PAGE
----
One of the most surprising things that can hold us back in life is the fear of change itself. Some of us seem to find it easy to leap forward and embrace the new, but sometimes we can catch ourselves literally digging our heels in at the very idea of moving on, even if what we’re facing is a change for the better.
If you think about it, it’s just not possible to avoid change. Or if you did, you’d lead a very strange life indeed. A quick look back over your own life to date will show you how many changes that you’ve already been through. Some might make you wince, but others will have brought new energy, new places, new people and fresh experiences into your life that you wouldn’t want to be without today.
Learning how to handle change is actually one of the most important skills we can master. Back in the late 1960’s, a study of the records of over 5,000 medical patients by psychiatrists Thomas Holmes and Richard Rahe led them to draw up what is widely recognised today as being a ‘stress scale’ that puts a score against the kinds of changes we can face in life, such as moving house, changing work and even doing something amazingly successful! This clearly showed that even things that we might actually try and bring into our lives can have a toll.
The reason why I say that handling change is a skill is because it’s something that to a great extent is learned. We might have been brought up in households where we were taught that change is to be avoided and feared and that it’s better to play life small and safe, or we might have been raised by parents who by their behaviour showed us that life was an amazing adventure to be thoroughly enjoyed and experienced to the full. Along our own life paths, we also build our own set of experiences that add up to an overall perception of whether we think change is a good thing or something we have to drag ourselves through even though inside we’re kicking and screaming. The good news is that because handling change is a skill, we can learn how to do it better.
So what is the best way of handling change?
1/ Track your self talk. If you’re moving home for example and you catch yourself thinking, ‘I’m leaving all my friends behind. I’m really going to miss them. It’s going to be really lonely’ replace it with a more positive truth such as, ‘I’ll always have the friends I’ve got and I’m probably going to meet some fantastic new people’. Think about the change as bringing you in new and adding to the abundance of your life rather than taking away the old and beloved.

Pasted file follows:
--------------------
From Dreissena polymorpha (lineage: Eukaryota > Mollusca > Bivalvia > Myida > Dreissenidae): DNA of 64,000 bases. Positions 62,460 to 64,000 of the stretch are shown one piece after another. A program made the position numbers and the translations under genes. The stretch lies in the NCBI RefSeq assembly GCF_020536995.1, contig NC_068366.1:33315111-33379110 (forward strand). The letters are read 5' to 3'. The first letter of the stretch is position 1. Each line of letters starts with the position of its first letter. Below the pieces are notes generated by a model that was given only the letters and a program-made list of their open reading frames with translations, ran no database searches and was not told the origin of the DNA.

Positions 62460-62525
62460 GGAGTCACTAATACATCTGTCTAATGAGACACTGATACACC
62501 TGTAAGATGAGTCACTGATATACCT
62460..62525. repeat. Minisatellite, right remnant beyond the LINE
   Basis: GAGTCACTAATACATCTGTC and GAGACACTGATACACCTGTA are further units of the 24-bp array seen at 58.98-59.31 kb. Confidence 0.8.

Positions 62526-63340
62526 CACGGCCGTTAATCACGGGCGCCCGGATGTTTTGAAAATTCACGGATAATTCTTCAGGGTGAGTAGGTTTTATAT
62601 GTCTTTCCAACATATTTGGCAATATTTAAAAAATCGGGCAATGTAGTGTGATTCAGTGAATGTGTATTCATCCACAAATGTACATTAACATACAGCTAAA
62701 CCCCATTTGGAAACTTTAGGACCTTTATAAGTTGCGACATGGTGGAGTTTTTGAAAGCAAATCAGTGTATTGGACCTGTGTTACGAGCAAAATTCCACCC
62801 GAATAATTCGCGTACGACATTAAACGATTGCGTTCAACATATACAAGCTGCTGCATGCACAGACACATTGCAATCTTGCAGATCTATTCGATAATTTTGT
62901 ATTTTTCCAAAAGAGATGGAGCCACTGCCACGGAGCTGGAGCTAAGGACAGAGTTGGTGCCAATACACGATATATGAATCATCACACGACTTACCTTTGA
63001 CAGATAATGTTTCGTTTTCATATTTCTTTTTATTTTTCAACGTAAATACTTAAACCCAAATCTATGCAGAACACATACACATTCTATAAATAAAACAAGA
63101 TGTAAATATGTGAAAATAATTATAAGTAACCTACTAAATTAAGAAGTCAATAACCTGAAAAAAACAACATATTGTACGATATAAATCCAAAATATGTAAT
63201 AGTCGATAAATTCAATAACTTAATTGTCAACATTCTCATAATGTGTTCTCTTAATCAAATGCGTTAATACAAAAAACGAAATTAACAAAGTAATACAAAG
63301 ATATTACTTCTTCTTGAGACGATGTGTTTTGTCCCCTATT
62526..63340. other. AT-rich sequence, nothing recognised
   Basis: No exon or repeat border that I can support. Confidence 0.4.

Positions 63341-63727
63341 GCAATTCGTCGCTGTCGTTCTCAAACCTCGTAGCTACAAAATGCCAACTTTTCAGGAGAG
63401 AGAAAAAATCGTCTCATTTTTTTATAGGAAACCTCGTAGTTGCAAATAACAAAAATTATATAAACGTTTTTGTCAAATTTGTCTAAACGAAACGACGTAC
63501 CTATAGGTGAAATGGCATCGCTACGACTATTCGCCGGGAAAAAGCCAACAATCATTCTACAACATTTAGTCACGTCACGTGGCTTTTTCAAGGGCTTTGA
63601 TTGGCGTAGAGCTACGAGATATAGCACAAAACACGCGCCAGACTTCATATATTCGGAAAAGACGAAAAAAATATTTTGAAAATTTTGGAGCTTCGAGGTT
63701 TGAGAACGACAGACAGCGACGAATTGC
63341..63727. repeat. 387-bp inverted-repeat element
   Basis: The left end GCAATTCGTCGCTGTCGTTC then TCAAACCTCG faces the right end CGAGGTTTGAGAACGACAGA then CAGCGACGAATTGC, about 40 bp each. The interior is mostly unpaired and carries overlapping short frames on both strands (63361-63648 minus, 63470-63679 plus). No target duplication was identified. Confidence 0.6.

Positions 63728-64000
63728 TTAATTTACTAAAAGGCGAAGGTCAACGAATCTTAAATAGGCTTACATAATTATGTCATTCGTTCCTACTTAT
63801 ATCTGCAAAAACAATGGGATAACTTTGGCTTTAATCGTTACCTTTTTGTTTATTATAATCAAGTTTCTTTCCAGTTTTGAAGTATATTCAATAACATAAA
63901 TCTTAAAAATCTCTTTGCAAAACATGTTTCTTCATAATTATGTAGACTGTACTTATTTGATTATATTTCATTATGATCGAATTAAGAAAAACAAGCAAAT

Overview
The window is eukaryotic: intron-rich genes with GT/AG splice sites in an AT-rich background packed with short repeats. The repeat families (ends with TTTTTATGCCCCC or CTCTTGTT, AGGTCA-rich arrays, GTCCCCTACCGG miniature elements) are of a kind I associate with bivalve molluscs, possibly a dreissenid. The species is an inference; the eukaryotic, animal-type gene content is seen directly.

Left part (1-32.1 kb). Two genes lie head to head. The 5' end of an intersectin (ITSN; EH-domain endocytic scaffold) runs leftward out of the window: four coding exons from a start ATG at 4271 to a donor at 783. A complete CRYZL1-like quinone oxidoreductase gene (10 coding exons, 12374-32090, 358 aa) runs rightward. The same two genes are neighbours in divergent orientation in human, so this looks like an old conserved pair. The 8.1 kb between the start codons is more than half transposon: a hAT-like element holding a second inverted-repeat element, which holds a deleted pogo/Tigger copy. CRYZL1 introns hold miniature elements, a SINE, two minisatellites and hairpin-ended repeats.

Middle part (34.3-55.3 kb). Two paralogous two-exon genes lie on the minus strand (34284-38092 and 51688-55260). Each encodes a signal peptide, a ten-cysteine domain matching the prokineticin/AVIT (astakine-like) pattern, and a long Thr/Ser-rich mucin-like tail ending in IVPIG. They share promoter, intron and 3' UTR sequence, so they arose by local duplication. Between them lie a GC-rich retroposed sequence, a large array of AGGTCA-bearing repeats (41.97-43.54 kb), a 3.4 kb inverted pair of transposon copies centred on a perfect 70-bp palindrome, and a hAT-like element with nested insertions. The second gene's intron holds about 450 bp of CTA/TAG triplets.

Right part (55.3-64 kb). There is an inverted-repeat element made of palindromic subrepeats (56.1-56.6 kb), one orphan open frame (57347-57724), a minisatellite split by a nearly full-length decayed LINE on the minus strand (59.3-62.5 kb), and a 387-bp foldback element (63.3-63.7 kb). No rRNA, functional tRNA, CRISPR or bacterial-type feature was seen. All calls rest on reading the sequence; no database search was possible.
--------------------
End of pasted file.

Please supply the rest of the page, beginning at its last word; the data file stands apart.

2/ Make use of tried and trusted stress busters that are proven to be able to ease you back into a calm and positive state of mind. Tai Chi, Chi Kung and Yoga, meditation are all great ways of softening the experience of stress and if nothing else you can always find a quiet place for five minutes meditation which has been shown over and over again to literally change the way your brain works.
3/ Remind yourself that stress is all in the mind. Your body is truly amazing, but in some ways it has quite a limited way of responding to certain things that can happen. For example, whether you’ve walked in on a surprise party being thrown in your honour or come face to face with a tiger on the loose, there are certain things that happen at a biochemical level that are exactly the same! And what’s really fascinating is that studies have shown that your mind will then try and make sense of those biochemical changes by creating a story about whether what’s happening is a threat or something good. So make sure that you are in conscious control of the story you tell. If you’re stomach is churning, instead of telling yourself that you’re terrified, remember that’s also what excitement feels like too.
4/ Keep those healthy patterns you’ve built up going. If you’re being sidetracked by dealing with any kind of change, it’s easy to fall into living on coffee, adrenaline and grabbing junk food snacks rather than eating properly. Your body is coming along through this change with you, so nurture it along the journey.
5/ Look back at the times in your life when change hit you and you resisted it. Note what positive you can see came from that change now. Perhaps you had a painful break up but then went on to love someone in a deeper way? Or lost a job but ultimately found your vocation? Trust that this change will no doubt bring a miracle later on.
6/ Visualise the detail of what is coming in as all going well to help you create a compelling future that you want to move towards.
7/ Breathe. Every hour, when it’s safe to do so, pause and focus on your breath. Take ten slow inhalations and exhale slowly. With every exhalation relax the muscles of your body just that bit more. Just that can be enough to help you feel calm, centred and ready to face anything.
We are the change we want to see in the world so step into your power
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